Global update: Countries tighten rules as virus deaths pass 750,000

The Latin America and the Caribbean region remains the global epicentre, accounting for almost one-third of all deaths. AFP/Mauro PIMENTEL

The total number of people killed by the novel coronavirus around the world passed 750,000 on Thursday, with some countries toughening control measures as caseloads once again creep up.

The Latin America and the Caribbean region remains the global epicentre, accounting for almost one-third of all deaths and housing two of the worst-affected countries – Mexico and Brazil.

However, fear is growing in other regions of new spikes, with countries including New Zealand and Italy tightening measures in a bid to secure hard-won gains in fighting the virus, which has now infected more than 20 million worldwide.

New Zealand, which earlier this week broke a streak of more than 100 days without a new infection, is scrambling to find the source of 17 new cases in its biggest city Auckland – which faces the prospect of a three-day lockdown being extended.

“As with our first outbreak, things will get worse before they get better,” Prime Minister Jacinda Ardern said in a televised address.

COVID-19: over 750,000 deaths worldwide. AFP/
COVID-19: over 750,000 deaths worldwide. AFP/

Italy, one of the worst-hit countries in Europe, imposed mandatory coronavirus testing for all travellers arriving from some fellow EU nations and banned all visitors from Colombia.

Health officials worry that Italians returning from foreign holidays may bring home the virus and pass it on at summer events.

‘Prioritise learning’

Elsewhere in Europe, the first case was reported in one of Greece’s overcrowded island camps housing migrants and asylum seekers, and Spain’s Galicia region banned public smoking and asked people not to remove their masks to smoke where social distancing was not possible.

The Finnish government reversed a long-held policy by recommending mask-wearing in public places.

'Anti epidemic officials' were seen spraying disinfectant at Pyongyang Railway Station. AFP/KIM Won Jin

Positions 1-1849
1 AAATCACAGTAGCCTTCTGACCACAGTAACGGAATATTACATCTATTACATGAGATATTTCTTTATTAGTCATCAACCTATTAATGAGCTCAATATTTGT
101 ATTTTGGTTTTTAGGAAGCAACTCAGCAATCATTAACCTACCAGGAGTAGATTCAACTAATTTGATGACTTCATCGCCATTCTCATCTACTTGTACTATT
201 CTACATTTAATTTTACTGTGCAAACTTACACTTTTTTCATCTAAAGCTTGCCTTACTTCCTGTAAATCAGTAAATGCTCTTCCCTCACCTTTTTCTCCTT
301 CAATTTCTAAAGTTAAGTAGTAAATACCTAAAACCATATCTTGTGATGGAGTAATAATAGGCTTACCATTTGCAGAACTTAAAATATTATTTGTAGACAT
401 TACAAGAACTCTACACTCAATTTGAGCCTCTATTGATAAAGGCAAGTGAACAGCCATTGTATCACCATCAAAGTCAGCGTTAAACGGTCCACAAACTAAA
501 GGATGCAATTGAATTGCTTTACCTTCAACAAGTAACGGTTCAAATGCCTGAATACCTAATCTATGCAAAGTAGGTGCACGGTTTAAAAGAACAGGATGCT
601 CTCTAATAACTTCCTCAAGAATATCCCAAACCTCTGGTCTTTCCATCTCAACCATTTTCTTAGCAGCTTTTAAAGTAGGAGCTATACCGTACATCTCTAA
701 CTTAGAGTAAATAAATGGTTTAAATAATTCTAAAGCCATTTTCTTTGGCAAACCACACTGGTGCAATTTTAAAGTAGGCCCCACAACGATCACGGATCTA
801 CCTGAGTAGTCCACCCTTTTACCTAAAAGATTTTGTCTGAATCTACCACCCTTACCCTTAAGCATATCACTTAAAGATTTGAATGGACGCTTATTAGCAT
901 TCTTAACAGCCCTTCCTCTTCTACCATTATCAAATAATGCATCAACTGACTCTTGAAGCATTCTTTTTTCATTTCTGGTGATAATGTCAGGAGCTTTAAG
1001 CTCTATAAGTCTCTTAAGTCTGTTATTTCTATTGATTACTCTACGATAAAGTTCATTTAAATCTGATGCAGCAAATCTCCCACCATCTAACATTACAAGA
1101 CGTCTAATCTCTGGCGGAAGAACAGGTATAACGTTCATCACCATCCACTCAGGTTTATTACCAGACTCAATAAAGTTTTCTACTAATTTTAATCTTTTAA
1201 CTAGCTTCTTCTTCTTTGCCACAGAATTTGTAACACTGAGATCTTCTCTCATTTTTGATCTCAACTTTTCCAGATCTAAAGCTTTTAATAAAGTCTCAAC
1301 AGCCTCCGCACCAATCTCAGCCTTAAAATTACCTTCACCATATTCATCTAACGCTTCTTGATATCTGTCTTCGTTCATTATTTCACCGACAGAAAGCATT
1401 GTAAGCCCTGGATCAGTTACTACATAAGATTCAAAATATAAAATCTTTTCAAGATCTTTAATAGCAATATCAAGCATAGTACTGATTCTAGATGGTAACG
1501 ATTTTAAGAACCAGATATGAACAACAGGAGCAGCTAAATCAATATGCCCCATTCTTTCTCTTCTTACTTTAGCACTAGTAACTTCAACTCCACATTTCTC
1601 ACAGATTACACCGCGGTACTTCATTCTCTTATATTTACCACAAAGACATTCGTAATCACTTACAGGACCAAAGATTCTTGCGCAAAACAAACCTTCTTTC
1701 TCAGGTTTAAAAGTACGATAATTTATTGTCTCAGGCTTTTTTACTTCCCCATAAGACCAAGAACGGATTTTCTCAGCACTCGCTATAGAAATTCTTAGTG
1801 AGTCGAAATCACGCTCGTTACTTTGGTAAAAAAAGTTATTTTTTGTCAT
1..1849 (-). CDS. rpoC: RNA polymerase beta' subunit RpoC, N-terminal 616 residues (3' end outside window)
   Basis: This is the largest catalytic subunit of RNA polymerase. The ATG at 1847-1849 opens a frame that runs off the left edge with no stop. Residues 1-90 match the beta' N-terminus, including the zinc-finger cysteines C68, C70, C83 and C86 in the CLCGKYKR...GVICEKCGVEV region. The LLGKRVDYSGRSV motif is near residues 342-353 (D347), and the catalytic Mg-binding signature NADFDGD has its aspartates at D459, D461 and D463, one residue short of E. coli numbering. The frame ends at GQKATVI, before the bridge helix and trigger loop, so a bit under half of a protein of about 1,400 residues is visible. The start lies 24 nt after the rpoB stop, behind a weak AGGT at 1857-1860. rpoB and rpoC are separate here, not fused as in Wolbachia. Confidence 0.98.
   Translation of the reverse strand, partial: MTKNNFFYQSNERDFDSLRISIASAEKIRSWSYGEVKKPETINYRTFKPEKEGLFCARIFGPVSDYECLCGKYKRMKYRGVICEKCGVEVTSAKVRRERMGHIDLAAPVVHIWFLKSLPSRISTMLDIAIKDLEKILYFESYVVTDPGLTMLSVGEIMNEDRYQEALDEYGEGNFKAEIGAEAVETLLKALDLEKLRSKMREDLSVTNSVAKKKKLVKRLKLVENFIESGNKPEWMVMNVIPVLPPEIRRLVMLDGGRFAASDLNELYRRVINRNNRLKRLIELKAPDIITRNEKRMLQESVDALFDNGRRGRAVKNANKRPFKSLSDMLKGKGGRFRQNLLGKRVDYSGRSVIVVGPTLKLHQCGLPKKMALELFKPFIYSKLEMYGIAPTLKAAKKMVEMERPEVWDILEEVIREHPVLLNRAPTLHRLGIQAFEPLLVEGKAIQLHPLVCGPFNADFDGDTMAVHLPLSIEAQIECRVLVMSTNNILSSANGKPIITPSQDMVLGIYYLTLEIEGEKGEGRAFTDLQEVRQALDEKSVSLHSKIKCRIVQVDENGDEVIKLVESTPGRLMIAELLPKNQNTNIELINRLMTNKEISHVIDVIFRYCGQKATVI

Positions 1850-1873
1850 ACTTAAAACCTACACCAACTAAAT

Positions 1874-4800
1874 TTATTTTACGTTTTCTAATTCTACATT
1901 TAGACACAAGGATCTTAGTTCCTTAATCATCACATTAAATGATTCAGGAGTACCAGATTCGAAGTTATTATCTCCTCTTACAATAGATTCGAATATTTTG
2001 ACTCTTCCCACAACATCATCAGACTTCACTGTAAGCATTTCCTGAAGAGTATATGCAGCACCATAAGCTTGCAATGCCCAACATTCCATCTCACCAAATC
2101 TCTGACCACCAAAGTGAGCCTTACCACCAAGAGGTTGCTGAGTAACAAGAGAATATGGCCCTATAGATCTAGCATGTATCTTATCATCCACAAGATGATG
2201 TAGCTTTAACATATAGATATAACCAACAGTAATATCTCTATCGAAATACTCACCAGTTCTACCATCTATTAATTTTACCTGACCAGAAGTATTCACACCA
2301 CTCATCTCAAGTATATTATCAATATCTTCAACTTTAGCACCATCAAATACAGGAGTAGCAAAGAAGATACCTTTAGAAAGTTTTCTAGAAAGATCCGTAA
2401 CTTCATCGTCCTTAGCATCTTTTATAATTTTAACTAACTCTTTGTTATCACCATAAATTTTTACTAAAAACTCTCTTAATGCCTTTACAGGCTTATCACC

‘Anti epidemic officials’ were seen spraying disinfectant at Pyongyang Railway Station. AFP/KIM Won Jin

And in secretive North Korea — which long insisted it had no cases — officials could be seen disinfecting underground train carriages, distributing hand sanitiser and checking temperatures of masked passengers at station entrances.

“We are stepping up propaganda activities as required by the maximum emergency system,” said Jon Gyong Hui, a chief doctor at the railway station in capital Pyongyang.

There was some relief for watchers of the world’s biggest economy, as new benefits claims for joblessness in the United States dipped below one million per week for the first time since March.

But around 28.3 million people were still receiving some form of government aid in the week ending July 25, far higher than the 1.7 million at the same time last year.

Italian authorities fear holidaymakers may be bringing the virus back with them. AFP/File/Filippo MONTEFORTE
Italian authorities fear holidaymakers may be bringing the virus back with them. AFP/File/Filippo MONTEFORTE

Europe’s powerhouse Germany saw bleak news from two economic giants — conglomerate Thyssenkrupp reporting second-quarter losses of 678 million euros ($800 million) and tour operator TUI losing 1.4 billion euros over the same period.

Continued woes for the aviation and transport sectors mean global oil demand is likely to remain depressed throughout this year and much of 2021, the International Energy Agency (IEA) said.

By December 2021, consumption will still be two percent lower than it was at the end of 2019, the Paris-based body said.

In a further sign of how tough it will be to safely return to normal life, the UN highlighted that 43 percent of all schools lacked basic hand-washing facilities before the pandemic.

“We must prioritise children’s learning. This means making sure that schools are safe to reopen,” said UNICEF executive director Henrietta Fore.

Playing it safe

Pharmaceutical companies and health authorities are still locked in a race to produce a vaccine or any effective treatment for the virus.

Russia's vaccine has been dubbed "Sputnik" after the pioneering Soviet satellite. Russian Direct Investment Fund/AFP/File/Handout
Russia’s vaccine has been dubbed “Sputnik” after the pioneering Soviet satellite. Russian Direct Investment Fund/AFP/File/Handout

Russian President Vladimir Putin claimed earlier this week his country had developed the first inoculation offering “sustainable immunity”.

But Western scientists and the World Health Organisation complained that vital data were missing — including a “Phase 3” trial with thousands of volunteers.

Moscow is pressing ahead with production and distribution and says it has pre-orders from 20 countries for one billion doses.

The Brazilian state of Parana signed a deal Wednesday to test and produce Russia’s potential vaccine, though officials stressed they would have to be sure of its safety and effectiveness first.

And in a setback for the drug, Philippines’ strongman president Rodrigo Duterte will not be among the first to test it, despite promising to be a guinea pig and declaring “huge trust in Moscow”.

A government spokesman poured cold water on the plan, saying the “requisite tests” that would allow the president to take the drug would not be finished until May 1.

AFP




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